A non-political statement (to the extent that there still is such a thing) to open this “Highlights.” As I write this on Thursday evening, the vote count is still going on in five states. Wherever you fall on the political spectrum, the turnout of voters and the dedication of both Republican and Democratic voting officials epitomizes what makes a democracy great.
Turning to another form of – hopefully – thoughtful resolution of disagreements, today’s cases break little new ground. However, several of them are unusually rich in citations and provide a good ground for starting research.
Fed. Rule 12(b)(3) and continued employment as acceptance of arbitration
Rakowski v. Best Buy Stores, L.P., 2020 U.S. Dist. LEXIS 205698 (D. Md.) (Nov. 3, 2020) provides a well-researched analysis of both Fed. R. Civ. P. 12(b)(3) (dismissal for lack of venue) and the often-arising issue of whether continued employment constitutes acceptance of an employment policy requiring arbitration of disputes. As a preliminary matter, Judge Hollander discusses her views on the applicable Federal Rule of Civil Procedure for considering a motion to compel arbitration. Treating an arbitration agreement as if it were a contractual “forum-selection” clause, the court concludes that Rule 12(b)(3), which governs motions to dismiss for improper venue, governs dismissals of litigation in favor of arbitration. Whether one agrees with the court’s use of venue analysis to resolve a contractual obligation to arbitrate (even the court recognizes that such motions to dismiss are “often brought” under Rule 12(b)(6) and sometimes under Rule 12(b)(1)), this is an exhaustive discussion of Rule 12(b)(3) jurisprudence.
The court’s analysis of whether Rakowski’s continued employment constituted assent to Big Buy’s employment policy is not unusual, holding that the dispute must move to an arbitration forum. Again, though, the opinion is a great source of other authorities. Of particular interest is Judge Hollander’s distinguishing of cases where a “brief period” of continued employment was held to be insufficient to show consent, see e.g., Dugan v. BestBuy Co., 2017 WL 3442897 (N.J. Super. Ct. App. Div.) (August 11, 2017), from those where the work relationship continued for a longer stretch.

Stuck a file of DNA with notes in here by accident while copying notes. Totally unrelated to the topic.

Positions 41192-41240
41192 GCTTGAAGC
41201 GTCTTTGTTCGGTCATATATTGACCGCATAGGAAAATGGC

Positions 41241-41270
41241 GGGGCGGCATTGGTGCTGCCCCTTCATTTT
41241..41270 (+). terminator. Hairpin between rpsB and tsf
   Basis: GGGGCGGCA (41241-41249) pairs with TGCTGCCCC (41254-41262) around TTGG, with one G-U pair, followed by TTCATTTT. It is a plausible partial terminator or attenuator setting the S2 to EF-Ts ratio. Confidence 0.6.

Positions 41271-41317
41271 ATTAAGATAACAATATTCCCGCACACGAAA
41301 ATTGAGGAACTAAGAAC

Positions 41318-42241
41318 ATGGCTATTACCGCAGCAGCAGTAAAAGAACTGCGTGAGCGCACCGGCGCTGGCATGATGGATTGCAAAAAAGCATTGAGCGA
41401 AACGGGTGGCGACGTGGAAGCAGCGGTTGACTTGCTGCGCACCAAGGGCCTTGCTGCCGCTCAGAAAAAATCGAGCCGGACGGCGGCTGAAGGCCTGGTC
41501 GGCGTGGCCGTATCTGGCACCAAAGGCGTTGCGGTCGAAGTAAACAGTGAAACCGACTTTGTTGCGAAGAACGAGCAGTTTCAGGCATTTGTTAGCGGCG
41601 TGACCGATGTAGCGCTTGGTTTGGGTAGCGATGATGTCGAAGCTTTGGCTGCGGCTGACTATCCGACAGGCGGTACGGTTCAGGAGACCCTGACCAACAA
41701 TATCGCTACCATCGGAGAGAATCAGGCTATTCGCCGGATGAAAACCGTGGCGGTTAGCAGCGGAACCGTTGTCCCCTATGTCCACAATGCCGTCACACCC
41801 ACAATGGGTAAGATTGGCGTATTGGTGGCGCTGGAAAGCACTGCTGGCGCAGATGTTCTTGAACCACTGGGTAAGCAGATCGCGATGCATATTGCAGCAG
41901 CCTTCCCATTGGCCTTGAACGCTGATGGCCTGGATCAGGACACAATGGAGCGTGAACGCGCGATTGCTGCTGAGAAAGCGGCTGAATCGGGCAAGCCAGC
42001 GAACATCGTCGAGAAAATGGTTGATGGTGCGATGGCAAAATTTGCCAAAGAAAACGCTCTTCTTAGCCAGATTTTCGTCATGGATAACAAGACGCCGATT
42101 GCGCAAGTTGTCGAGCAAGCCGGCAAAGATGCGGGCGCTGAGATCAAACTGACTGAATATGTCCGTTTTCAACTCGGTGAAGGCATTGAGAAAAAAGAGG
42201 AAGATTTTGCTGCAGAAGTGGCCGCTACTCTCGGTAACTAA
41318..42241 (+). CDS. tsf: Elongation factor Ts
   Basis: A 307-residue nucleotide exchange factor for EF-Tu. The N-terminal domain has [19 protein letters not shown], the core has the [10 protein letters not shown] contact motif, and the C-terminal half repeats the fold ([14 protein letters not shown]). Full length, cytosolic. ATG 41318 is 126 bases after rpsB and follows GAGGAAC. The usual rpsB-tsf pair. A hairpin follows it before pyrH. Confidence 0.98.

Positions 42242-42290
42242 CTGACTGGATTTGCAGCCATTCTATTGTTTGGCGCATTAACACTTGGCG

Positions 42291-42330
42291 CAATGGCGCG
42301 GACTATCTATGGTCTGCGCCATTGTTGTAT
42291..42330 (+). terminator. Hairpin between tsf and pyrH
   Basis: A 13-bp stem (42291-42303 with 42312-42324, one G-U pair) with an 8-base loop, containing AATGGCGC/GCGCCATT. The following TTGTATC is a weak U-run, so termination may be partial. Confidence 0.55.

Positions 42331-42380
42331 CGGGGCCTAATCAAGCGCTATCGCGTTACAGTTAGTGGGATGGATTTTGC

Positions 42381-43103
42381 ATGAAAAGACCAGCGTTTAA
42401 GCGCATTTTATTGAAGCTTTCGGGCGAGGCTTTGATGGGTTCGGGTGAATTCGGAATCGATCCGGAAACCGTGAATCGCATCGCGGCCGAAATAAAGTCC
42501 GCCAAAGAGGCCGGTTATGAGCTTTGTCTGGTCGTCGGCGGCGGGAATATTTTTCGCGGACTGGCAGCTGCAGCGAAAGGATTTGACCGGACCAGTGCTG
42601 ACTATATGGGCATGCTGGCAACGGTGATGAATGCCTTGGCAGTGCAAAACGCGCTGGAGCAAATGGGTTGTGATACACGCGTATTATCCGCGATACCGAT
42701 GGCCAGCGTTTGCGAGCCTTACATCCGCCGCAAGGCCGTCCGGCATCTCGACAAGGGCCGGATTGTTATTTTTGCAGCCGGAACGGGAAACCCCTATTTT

Arbitrator’s application of contract standards
While the arbitration in United Airlines, Inc. v. Air Line Pilots Association, International, 2020 U.S. Dist. LEXIS 205790 (E.D. Va.) (Nov. 3, 2020) was conducted under the Railway Labor Act (yes, the RLA applies to airlines), its principles are generally applicable. The dispute arose out of discipline imposed by United against one of its union pilots for his alleged retaliation against a cabin crew member, which, in turn, related to her earlier claim of sexual harassment. The airline maintained that the pilot’s conduct violated its Protection Against Retaliation Policy and, after an internal review process, terminated his employment. The pilot appealed to the United Airlines Pilots System Board of Adjustment, whose 3-2 award, rescinding the termination in favor of a 60-day suspension followed by reinstatement with back pay and benefits, is the basis of this opinion by Judge Buchanan.
The issue before the court centered on whether the neutral arbitrator, who cast the deciding vote and wrote the award, improperly expanded the scope of his consideration from the pilot’s compliance with the airline’s retaliation policy to a more general view of what constitutes “unlawful retaliation.” The issue arose because the arbitrator in his award referenced the EEOC’s definition of “unlawful retaliation,” which differs slightly from United’s guidelines. The court’s opinion analyzes an array of Fourth Circuit precedents which discuss whether an arbitrator has applied the “essence of the agreement” or improperly applied “his own brand of industrial justice.” Although those cases arise in the context of collective bargaining agreements, the court’s holding and its recognition of the limited scope of review of an arbitrator’s decision have a more general application.